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Old 04-18-2011, 02:18 AM
"Robert Blair Mason Jr."
 
Default Clang include paths

I'm running a fresh install of debian-testing on an amd64 laptop. I do
lots of C++ compiling, and prefer clang's error messages to g++'s
cryptic gobbledygook. After installing clang, I was surprised to find
that nothing compiled. Stepping back, I tried to compile hello world:

$ clang++ test.cpp
test.cpp:1:10: fatal error: 'iostream' file not found
#include <iostream>
^
1 diagnostic generated.

I checked that headers were installed (they were). However, specifying
include directories on the command line worked:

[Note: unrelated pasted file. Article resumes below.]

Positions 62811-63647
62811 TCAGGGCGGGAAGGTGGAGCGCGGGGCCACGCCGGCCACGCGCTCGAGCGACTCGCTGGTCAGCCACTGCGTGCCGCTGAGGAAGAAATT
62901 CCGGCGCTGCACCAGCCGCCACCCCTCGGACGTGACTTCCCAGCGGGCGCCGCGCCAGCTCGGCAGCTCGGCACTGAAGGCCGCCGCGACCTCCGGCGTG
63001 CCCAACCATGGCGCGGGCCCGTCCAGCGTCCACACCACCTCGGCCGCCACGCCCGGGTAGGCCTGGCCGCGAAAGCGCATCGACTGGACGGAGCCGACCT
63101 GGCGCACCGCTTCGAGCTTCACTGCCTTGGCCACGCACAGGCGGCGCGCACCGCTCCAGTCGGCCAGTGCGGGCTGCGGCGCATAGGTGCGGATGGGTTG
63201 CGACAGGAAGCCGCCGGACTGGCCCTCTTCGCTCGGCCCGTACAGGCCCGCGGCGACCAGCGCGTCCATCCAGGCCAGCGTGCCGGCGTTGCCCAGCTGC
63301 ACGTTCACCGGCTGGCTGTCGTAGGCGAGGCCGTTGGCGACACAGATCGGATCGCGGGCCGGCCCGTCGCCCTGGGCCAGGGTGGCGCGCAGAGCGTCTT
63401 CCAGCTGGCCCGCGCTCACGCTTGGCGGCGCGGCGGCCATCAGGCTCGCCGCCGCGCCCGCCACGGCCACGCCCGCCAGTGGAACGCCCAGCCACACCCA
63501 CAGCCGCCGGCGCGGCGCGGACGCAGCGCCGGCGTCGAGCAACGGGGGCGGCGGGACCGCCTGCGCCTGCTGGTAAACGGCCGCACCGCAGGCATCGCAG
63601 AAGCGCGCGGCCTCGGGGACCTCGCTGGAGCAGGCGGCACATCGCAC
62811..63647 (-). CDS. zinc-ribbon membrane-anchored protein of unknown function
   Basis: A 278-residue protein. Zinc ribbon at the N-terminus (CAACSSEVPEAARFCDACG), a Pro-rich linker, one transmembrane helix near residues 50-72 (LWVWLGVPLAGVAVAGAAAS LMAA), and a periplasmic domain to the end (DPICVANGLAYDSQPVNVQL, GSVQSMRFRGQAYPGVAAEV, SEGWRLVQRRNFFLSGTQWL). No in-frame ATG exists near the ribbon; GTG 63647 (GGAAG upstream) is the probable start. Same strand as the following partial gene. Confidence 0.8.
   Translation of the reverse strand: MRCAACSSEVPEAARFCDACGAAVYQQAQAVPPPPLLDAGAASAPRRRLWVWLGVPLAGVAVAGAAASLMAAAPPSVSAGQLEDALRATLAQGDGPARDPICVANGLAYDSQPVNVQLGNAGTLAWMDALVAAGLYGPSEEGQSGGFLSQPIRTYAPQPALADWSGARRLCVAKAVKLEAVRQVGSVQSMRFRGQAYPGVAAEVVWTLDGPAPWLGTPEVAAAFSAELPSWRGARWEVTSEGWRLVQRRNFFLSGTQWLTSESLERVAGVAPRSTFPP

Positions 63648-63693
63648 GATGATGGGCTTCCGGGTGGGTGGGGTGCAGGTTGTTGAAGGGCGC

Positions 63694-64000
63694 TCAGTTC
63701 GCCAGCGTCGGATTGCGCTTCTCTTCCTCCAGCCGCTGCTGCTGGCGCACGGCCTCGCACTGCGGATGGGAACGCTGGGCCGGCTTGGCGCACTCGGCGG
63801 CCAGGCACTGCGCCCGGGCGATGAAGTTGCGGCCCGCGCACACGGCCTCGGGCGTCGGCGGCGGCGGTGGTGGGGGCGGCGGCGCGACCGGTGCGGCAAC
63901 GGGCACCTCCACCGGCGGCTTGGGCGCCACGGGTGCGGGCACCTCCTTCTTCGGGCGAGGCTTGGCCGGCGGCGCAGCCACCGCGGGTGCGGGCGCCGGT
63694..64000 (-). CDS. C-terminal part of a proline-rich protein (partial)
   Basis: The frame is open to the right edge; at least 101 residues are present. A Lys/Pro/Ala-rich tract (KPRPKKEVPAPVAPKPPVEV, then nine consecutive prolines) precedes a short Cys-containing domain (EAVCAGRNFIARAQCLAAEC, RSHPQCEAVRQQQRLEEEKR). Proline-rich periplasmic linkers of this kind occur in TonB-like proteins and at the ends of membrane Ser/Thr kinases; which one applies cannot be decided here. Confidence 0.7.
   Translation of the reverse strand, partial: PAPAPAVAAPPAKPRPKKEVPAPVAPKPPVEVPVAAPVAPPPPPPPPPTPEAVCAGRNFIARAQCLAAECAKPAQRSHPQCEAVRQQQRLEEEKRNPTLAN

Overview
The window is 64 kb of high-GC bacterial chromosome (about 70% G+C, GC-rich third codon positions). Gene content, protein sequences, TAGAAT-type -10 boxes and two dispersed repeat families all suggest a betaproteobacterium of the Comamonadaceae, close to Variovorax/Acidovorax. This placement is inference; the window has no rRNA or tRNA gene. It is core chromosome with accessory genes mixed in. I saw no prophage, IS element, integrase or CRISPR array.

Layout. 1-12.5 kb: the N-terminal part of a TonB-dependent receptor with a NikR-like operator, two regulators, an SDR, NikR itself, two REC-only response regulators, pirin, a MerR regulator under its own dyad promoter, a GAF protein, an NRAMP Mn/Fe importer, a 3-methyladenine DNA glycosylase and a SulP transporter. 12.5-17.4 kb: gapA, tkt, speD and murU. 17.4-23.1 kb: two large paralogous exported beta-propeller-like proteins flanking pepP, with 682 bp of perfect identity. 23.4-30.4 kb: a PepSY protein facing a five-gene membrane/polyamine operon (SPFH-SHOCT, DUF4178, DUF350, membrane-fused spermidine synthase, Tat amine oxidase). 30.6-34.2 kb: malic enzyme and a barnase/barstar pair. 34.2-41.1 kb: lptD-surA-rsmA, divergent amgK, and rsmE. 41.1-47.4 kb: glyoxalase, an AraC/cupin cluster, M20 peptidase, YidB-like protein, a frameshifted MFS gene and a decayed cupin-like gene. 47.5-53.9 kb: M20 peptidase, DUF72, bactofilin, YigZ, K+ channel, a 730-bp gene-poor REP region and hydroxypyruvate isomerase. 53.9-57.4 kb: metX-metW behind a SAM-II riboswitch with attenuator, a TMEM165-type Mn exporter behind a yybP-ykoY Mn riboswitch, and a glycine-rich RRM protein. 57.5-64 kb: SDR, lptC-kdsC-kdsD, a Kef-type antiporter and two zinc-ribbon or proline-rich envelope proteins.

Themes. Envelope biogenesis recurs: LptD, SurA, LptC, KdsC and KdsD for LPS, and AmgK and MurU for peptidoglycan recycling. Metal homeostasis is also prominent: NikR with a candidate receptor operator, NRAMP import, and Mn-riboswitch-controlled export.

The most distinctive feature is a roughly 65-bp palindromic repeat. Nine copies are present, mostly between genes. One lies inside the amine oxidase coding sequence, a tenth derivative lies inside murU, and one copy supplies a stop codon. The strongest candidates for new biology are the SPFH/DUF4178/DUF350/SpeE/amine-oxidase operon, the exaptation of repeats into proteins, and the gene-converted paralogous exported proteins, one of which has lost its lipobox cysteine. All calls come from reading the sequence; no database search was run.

$ clang++ -I/usr/include/c++/4.5.2
-I/usr/include/c++/4.5.2/x86_64-linux-gnu test.cpp

compiles as expected.

According to the documentation, the include path is hard coded in a
source file, and the only way to *not* have to specify the full include
path on the command line is to compile from source.

My question is, is this a bug? If so, would it be fixed at the package
level or upstream? In the meantime, I can compile the compiler from
source. Also, why don't compilers have files like /etc/clang.conf that
allow you to set include paths more flexibly?

Thanks

--------
rbmj


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